Pooh and other well-known characters from A.A. Milne classic children’s books are on stage at Glen Echo Park’s Adventure Theatre MTC (ATMTC) through May 26. Along with the beloved teddy bear, Piglet, Kanga, Eeyore, Rabbit and Owl are offering families surprisingly relevant performances of “Winnie the Pooh.”
There’s more to Pooh than meets the eye. To kids, he’s a lovable, accepting friend who finds the good in almost everything. For adults, he’s a prophet; a spiritual leader — don’t be fooled by the stuffed-animal exterior.
Can audience members expect a familiar old classic or a new twist on an old bear? CultureSpotMC.com spoke with the show’s key players for a peek behind the curtain.
Director, Helen Hayes-nominated Shirley Serotsky, admits that her 1970s childhood didn’t include much Milne. This allowed her to start fresh. She began with the backstory.
Milne, Serotsky discovered, returned to London after serving in World War I with Post Traumatic Stress Disorder (PTSD). Overwhelmed by the city, “Milne moved to the country and created these characters for himself and his young son. Creating this imaginary world served as sort of therapy for him,” she said.
Adventure Theatre-MTC’s production of “Winnie the Pooh” features, from left, Derrick Truby Jr. as
Winnie the Pooh, Stephen Murray as Rabbit and Billie Krishawn as Piglet.
Photo Credit: Bruce Douglas
A parent of a young child herself, Serotsky, is excited by the lessons and values families can derive from the show. While “television and electronics compete for imaginative play, an anti-screen world is important” to childhood, she said.
She further pointed to the relevance of the characters. They are ageless. “Kanga represents the new and unknown. He instigated a reaction of fear at first,” she said, likening his plight to current events, while Eeyore embodies the pessimist who is depressed and gloomy. “He is sad, but wants good things…like friends and fun,” leading us to wonder if Eeyore represents the author (Milne) or illustrative of the mental health struggles so many face.
According to Michael J. Bobbitt, ATMTC’s artistic director, “Shirley is conceiving the show much like A.A. Milne conceived the book, which came out of playtime with his son. This, I think, makes this production speak so well to young audiences.”
“We are very excited that D.C. kids get to see the diversity of the cast and production team actually reflecting the region’s diversity. (ATMTC has committed to hiring 50 percent artists of color for its productions onstage and offstage.) So, children will not only relate to the people onstage who look like them, they will also delight in the creativity that they will see come from the joy of active play,” Bobbitt said.
Derrick Truby, who stars as Winnie the Pooh, relates to Pooh in a few ways. “I try to be the warm, loving and helpful person that Pooh is to his friends. I believe Pooh and I both lead with our emotions, sometimes without logic,” he said. “Whether it be a good or bad thing, Pooh and I seem to empathize first and reason later.”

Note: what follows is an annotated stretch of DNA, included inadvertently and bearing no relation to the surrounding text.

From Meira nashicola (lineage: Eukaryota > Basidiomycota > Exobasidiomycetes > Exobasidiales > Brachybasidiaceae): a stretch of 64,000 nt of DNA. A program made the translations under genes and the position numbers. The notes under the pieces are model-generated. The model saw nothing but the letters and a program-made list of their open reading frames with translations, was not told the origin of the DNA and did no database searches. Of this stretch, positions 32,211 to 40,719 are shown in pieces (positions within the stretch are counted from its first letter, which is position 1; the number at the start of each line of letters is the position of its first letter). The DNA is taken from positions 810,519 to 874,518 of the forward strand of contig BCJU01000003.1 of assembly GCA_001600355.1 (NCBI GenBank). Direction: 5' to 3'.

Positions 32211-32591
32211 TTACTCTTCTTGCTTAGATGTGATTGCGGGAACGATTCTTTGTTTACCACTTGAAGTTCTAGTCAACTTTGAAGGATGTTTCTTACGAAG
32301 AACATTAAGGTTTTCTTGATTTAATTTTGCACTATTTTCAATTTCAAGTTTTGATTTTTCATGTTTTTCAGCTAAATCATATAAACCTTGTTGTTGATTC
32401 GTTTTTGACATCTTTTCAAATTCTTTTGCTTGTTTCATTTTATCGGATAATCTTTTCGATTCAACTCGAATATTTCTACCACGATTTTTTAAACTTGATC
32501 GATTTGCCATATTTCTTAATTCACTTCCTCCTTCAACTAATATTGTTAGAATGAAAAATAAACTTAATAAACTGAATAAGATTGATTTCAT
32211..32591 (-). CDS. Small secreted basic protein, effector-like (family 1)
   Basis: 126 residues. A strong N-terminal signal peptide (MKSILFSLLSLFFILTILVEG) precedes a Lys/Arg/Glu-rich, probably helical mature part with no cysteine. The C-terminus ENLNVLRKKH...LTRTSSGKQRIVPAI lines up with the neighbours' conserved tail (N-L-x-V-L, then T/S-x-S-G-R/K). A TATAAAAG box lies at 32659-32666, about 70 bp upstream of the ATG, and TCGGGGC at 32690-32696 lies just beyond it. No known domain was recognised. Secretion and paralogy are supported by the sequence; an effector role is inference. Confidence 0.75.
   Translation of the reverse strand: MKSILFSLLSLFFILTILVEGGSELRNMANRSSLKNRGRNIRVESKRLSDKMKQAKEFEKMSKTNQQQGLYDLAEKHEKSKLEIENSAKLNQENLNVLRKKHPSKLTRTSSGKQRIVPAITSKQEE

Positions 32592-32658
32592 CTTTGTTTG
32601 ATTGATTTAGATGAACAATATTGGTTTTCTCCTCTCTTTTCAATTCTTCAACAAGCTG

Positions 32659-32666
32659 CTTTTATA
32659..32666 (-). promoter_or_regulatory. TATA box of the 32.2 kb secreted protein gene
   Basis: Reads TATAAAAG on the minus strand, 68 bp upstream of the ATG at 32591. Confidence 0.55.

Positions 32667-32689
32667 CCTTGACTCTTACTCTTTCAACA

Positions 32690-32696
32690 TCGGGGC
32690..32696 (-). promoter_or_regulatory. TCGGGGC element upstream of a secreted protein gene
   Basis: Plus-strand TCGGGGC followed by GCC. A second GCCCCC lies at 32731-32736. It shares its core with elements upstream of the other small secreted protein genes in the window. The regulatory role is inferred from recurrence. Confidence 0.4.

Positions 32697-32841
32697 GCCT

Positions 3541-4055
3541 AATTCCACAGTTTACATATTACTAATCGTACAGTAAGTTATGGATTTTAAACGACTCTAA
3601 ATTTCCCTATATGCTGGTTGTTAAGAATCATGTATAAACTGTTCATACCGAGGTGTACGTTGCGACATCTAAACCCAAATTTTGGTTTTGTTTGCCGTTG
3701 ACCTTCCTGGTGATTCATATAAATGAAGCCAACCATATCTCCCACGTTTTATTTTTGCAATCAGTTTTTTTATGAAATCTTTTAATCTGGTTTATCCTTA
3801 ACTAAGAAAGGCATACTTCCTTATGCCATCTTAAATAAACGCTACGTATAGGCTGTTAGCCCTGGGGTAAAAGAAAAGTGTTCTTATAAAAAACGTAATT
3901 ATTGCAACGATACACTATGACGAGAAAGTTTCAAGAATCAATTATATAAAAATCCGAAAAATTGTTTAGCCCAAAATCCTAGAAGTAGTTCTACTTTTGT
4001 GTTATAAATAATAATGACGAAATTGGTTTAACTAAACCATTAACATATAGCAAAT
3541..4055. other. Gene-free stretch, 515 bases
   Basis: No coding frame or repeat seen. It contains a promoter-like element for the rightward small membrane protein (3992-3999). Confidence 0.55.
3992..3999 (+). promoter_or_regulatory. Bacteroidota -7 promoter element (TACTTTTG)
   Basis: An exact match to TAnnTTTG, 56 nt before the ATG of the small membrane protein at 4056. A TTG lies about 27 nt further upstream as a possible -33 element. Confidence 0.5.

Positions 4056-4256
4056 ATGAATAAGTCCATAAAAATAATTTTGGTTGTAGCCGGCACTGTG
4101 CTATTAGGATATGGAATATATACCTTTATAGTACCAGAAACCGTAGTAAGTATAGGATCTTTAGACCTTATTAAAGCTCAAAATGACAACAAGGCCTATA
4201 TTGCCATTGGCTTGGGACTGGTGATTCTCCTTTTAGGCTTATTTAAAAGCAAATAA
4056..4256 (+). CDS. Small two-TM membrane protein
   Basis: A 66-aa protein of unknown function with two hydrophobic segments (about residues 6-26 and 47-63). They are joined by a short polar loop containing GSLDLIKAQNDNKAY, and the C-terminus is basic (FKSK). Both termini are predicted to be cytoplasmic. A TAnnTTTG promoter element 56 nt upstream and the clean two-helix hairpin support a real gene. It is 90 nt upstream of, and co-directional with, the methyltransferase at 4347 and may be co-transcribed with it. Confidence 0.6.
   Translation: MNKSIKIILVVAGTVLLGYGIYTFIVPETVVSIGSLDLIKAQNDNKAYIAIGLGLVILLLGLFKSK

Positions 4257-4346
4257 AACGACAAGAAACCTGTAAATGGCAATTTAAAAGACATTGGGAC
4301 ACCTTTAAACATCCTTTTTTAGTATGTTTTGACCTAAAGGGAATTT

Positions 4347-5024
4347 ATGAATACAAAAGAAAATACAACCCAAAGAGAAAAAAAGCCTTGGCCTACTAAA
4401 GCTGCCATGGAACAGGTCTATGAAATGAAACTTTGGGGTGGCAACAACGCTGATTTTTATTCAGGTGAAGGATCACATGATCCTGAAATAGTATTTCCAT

“I am most excited to perform this play because I want to experience the kids’ reactions. Children are the most honest people on the planet. They will tell you exactly how they feel about anything,” Truby said. “I can’t wait to hear them experience this fun loving and heartfelt play about acceptance and love.”
“Young children learn from every experience,” Truby said. “I believe that seeing this play will show them how effective community is among us as people. Any time we can establish loving and respecting each other as a social norm for children, it will only solidify the possibility of a better tomorrow.”
His admiration for Serotsky’s direction runs deep. “Shirley is one of the smartest, most creative and collaborative people I’ve ever had the chance to work with. Every day, rehearsal is open to everyone in the room. What I love most about Shirley is that she affirms all ideas, but goes with the best one, regardless of if it came from her or not. She’s an excellent example of how to serve the story in the best way possible,” he said.
ATMTC’s Communications Director Amanda Bradley noted that “the only cast members who have been on our stages before are Billie Krishawn (who played the sister character in “Jumanji”) and Sally Horton (who played the mother in “Alexander and the Terrible, Horrible, No Good, Very Bad Day”). The rest of the cast is new to our stage,” she said.
Bradley also highlighted one of the most enchanting production touches of all, one that was entirely unplanned: the natural wooded backdrop of Glen Echo Park, home to ATMTC. “This gives a nice illusion of [Milne’s] Hundred Acre Wood,” she said, making it the perfect venue to introduce or reacquaint your kids with Winnie the Pooh.
Adventure Theatre-MTC presents “Winnie the Pooh” through May 26 in Glen Echo Park, 7300 MacArthur Blvd., Glen Echo. Shows start at 10:30 a.m. Tuesday through Friday; 11 a.m. and 2 and 4:30 p.m. Saturday, and 11 a.m. and 2 p.m. Sunday. Carousel Day performances that include a free ride on Glen Echo’s Dentzel Carousel, are at 11 a.m. and 2 p.m. April 28. For tickets, $20, call 301-634-2270 or visit www.adventuretheatre-mtc.org; group and field trip rates are available.